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Motor Task-Dependent Dissociated Effects of Transcranial Random Noise Stimulation in a Finger-Tapping Task Versus a Go/No-Go Task on Corticospinal Excitability and Task Performance

Jooss, Andreas; Haberbosch, Linus; Köhn, Arvid; Rönnefarth, Maria; Bathe-Peters, Rouven; Kozarzewski, Leonard; Fleischmann, Robert; Scholz, Michael; Schmidt, Sein; Brandt, Stephan A.

FG Neuronale Informationsverarbeitung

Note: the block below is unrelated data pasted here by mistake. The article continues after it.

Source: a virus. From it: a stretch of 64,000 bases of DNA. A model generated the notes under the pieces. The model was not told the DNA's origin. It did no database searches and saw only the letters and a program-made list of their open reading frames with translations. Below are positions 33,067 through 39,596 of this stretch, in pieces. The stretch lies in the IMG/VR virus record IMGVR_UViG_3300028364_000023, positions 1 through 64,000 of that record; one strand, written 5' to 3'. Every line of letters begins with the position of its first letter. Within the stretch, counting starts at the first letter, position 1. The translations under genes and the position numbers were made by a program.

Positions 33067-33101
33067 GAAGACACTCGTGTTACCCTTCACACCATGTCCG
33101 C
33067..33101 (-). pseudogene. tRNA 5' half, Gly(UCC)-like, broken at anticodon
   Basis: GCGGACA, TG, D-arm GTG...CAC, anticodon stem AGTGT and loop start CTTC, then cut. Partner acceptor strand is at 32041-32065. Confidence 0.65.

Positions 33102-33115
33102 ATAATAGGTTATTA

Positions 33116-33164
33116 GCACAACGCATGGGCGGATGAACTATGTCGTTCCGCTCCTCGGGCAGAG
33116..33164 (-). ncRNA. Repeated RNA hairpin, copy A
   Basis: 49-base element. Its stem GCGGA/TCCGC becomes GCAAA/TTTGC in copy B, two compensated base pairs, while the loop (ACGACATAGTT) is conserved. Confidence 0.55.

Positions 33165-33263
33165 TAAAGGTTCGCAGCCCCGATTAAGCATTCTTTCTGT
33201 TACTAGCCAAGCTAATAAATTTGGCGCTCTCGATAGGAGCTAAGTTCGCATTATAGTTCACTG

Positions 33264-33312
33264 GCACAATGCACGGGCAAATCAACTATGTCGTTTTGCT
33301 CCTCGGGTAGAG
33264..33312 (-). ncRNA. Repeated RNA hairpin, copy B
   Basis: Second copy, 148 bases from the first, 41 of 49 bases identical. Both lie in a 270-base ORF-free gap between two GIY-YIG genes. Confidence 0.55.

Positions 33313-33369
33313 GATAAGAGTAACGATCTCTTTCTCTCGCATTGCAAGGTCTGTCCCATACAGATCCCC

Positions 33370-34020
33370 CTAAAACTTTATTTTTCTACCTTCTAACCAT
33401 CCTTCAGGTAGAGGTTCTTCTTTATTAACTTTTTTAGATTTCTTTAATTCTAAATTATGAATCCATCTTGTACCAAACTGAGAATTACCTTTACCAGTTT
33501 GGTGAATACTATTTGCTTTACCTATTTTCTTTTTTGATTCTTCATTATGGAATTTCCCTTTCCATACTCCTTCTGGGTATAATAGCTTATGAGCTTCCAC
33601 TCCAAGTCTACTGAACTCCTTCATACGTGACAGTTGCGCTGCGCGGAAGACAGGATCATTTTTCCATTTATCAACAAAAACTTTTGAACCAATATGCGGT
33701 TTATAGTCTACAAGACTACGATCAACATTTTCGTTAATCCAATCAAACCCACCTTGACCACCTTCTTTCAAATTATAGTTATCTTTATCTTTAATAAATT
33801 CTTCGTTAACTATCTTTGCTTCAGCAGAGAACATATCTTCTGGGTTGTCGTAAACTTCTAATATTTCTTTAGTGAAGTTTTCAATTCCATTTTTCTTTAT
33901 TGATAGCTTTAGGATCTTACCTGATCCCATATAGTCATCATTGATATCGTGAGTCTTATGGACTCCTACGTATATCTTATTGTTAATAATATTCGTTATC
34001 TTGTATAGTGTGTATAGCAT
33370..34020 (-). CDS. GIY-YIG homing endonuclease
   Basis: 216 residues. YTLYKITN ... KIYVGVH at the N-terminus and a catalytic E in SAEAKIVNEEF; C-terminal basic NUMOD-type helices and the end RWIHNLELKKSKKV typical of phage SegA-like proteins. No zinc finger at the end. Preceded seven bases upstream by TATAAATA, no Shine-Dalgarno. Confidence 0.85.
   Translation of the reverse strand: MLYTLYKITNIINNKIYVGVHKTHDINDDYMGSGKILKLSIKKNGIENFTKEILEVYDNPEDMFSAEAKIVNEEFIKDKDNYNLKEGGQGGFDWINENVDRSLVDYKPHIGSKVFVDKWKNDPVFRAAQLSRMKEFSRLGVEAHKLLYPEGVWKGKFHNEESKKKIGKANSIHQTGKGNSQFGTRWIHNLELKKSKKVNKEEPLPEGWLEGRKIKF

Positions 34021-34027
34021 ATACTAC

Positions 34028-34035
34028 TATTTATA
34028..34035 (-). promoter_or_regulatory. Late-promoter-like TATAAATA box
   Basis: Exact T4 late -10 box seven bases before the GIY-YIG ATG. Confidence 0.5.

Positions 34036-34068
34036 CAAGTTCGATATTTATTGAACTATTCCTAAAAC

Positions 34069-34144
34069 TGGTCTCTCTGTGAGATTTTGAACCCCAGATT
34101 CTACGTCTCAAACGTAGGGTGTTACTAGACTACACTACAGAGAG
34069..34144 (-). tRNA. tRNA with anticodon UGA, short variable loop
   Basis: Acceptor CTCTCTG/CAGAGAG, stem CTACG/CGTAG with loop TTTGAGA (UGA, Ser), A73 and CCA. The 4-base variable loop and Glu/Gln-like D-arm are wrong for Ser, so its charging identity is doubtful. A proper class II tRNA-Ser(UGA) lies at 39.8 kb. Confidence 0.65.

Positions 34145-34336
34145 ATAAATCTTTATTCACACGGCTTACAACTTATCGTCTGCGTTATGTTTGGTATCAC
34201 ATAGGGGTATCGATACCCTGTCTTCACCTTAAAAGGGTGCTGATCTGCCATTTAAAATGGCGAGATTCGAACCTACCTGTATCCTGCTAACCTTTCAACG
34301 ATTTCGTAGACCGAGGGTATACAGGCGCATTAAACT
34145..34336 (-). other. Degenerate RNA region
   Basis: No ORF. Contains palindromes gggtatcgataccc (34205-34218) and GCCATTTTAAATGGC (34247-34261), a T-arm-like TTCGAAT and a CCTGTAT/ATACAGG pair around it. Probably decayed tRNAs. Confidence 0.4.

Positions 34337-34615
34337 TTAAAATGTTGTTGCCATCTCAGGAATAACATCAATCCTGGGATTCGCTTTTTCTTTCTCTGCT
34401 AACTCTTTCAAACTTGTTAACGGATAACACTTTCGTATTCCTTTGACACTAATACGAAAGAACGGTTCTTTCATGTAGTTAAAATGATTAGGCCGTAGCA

Background and Objective: Transcranial random noise stimulation (tRNS) is an emerging non-invasive brain stimulation technique to modulate brain function, with previous studies highlighting its considerable benefits in therapeutic stimulation of the motor system. However, high variability of results and bidirectional task-dependent effects limit more widespread clinical application. Task dependency largely results from a lack of understanding of the interaction between externally applied tRNS and the endogenous state of neural activity during stimulation. Hence, the aim of this study was to investigate the task dependency of tRNS-induced neuromodulation in the motor system using a finger-tapping task (FT) versus a go/no-go task (GNG). We hypothesized that the tasks would modulate tRNS’ effects on corticospinal excitability (CSE) and task performance in opposite directions. Methods: Thirty healthy subjects received 10 min of tRNS of the dominant primary motor cortex in a double-blind, sham-controlled study design. tRNS was applied during two well-established tasks tied to diverging brain states. Accordingly, participants were randomly assigned to two equally-sized groups: the first group performed a simple motor training task (FT task), known primarily to increase CSE, while the second group performed an inhibitory control task (go/no-go task) associated with inhibition of CSE. To establish task-dependent effects of tRNS, CSE was evaluated prior to- and after stimulation with navigated transcranial magnetic stimulation. Results: In an ‘activating’ motor task, tRNS during FT significantly facilitated CSE. FT task performance improvements, shown by training-related reductions in intertap intervals and increased number of finger taps, were similar for both tRNS and sham stimulation. In an ‘inhibitory’ motor task, tRNS during GNG left CSE unchanged while inhibitory control was enhanced as shown by slowed reaction times and enhanced task accuracy during and after stimulation. Conclusion: We provide evidence that tRNS-induced neuromodulatory effects are task-dependent and that resulting enhancements are specific to the underlying task-dependent brain state. While mechanisms underlying this effect require further investigation, these findings highlight the potential of tRNS in enhancing task-dependent brain states to modulate human behavior.